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I have a question about Sampling Theorem. Sampling Theorem states that a "band-limited" signal can be exactly reproduced if it is sampled at a frequency F, where F is greater than twice the maximum frequency in the signal.

But mathematically, a signal can never be truly band-limited. A law of Fourier transformations says that if a signal is finite in time, its spectrum extends to infinite frequency, and if its bandwidth is finite, its duration is infinite in time. Clearly we cannot have a time-domain signal of infinite duration, so we can never have a truly band-limited signal.

My question is that, how do we calculate the sampling rate for a real signal, that's not not band-limited?

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    \$\begingroup\$ But mathematically, a signal can never be truly band-limited NOT true A repeating waveform can have a limited BW as it is know until infinite time (as it repeats). A Sinewave function has only one frequency component and is thus bandwidth limited. \$\endgroup\$ – Bimpelrekkie May 4 '17 at 10:08
  • \$\begingroup\$ Signals contain information. To preserve that information, a signal-to-noise ratio is defined (all measurement systems and data recovery systems contain noise), and signal energy not benefiting the SNR can be filtered out. \$\endgroup\$ – analogsystemsrf May 4 '17 at 15:12
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The power of signals and noise below the Nyquist frequency is properly recovered after sampling. The power of the remainder of the signal (and noise) above the Nyquist frequency is folded into the base band and is usually regarded as interference (more noise): -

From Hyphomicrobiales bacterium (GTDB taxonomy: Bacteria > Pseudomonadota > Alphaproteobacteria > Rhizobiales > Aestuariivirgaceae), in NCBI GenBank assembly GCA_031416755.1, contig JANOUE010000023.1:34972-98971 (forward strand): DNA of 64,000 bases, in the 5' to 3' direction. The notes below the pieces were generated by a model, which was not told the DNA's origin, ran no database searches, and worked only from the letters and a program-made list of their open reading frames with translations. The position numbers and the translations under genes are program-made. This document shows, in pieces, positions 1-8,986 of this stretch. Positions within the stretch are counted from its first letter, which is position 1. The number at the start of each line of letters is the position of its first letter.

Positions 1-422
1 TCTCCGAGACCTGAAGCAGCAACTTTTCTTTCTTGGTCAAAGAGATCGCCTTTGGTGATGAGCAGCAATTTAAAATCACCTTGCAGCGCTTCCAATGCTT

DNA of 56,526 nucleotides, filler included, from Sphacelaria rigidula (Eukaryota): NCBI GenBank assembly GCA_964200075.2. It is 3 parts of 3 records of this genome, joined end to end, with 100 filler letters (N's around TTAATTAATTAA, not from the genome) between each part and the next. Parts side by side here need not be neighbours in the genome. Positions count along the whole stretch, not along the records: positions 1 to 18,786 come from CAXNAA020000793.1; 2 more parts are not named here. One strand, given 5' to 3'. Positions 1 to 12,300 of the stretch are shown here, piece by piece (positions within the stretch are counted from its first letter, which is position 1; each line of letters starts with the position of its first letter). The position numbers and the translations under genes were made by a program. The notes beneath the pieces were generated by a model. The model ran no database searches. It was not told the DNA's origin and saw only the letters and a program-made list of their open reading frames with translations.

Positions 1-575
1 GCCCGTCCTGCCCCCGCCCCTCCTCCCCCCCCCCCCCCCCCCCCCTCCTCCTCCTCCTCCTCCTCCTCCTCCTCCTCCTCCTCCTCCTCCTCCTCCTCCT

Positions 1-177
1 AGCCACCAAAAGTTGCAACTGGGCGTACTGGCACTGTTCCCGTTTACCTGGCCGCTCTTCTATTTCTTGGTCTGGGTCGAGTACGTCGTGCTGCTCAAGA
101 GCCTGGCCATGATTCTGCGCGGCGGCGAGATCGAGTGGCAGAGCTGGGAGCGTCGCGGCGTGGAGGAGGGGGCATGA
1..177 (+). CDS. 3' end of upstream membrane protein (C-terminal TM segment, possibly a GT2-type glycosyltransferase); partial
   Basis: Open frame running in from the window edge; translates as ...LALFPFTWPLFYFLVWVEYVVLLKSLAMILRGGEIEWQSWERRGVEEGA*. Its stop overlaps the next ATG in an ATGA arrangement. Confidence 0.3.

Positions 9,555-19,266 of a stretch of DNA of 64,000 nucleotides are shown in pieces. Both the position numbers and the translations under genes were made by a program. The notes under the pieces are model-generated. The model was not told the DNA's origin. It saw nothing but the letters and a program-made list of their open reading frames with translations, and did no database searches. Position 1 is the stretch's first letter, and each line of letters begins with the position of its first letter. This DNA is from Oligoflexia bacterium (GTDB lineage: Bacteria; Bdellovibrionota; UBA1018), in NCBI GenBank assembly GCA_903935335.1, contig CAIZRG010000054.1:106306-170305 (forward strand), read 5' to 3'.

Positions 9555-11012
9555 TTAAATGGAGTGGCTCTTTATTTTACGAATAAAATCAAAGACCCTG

enter image description here

So, after sampling you have a signal to noise ratio and that SNR can be improved by using an anti-alias filter. What remains to be asked is: -

  • Is the signal below Nyquist sufficiently representative of what you want so that it is usable?
  • Is the noise sufficiently low for your purposes?
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  • \$\begingroup\$ Still I don't understand how we choose the sampling rate? \$\endgroup\$ – Shady May 4 '17 at 15:27
  • \$\begingroup\$ Well, you have to ask the questions posed in the final part of my answer and position the sampling rate to achieve enough intelligence left in the signal so that the sampled version is useful and that any noise (or discarded signal) folded down does not degrade the signal you have retained through the sampling process. It can be tricky to get right but using even a simple RC anti alias filter makes life easier. \$\endgroup\$ – Andy aka May 4 '17 at 18:14
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The higher the bandwidth, the higher the required sampling rate to avoid aliasing. For a non band-limited signal the bandwidth can be theoretically infinite, so the sample rate also should be infinitely high.

In real life: you look how much bandwidth you need for your information to pass through (audio/video/digital data) and filter only the needed part.

With some consideration sampling rate can also be lower than the highest frequency of the signal.

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  • \$\begingroup\$ The first paragraph only repeats the question, and the second forgets that (real) filters are never perfect... \$\endgroup\$ – pipe May 4 '17 at 10:35
  • \$\begingroup\$ @pipe So what's your solution? \$\endgroup\$ – Shady May 4 '17 at 10:53
  • \$\begingroup\$ @Shady The correct answer has been posted. \$\endgroup\$ – pipe May 4 '17 at 11:07
  • \$\begingroup\$ @Pipe It says " The power of signals and noise below the Nyquist frequency... ", I don't see where it explains how to choose this Nyquist frequency (sampling rate), when our signal is not band-limited. \$\endgroup\$ – Shady May 4 '17 at 15:43
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The fact that the band-pass filter does not remove all the frequencies above the Nyquist limit results in some aliasing and therefore an unwanted contribution in your sampled signal. In real systems you decide how small you need to make that contribution and design your filter and sampling rate accordingly. As a simple approximation we might treat the aliased signal as noise when looking to determine error rates in a discrete system.

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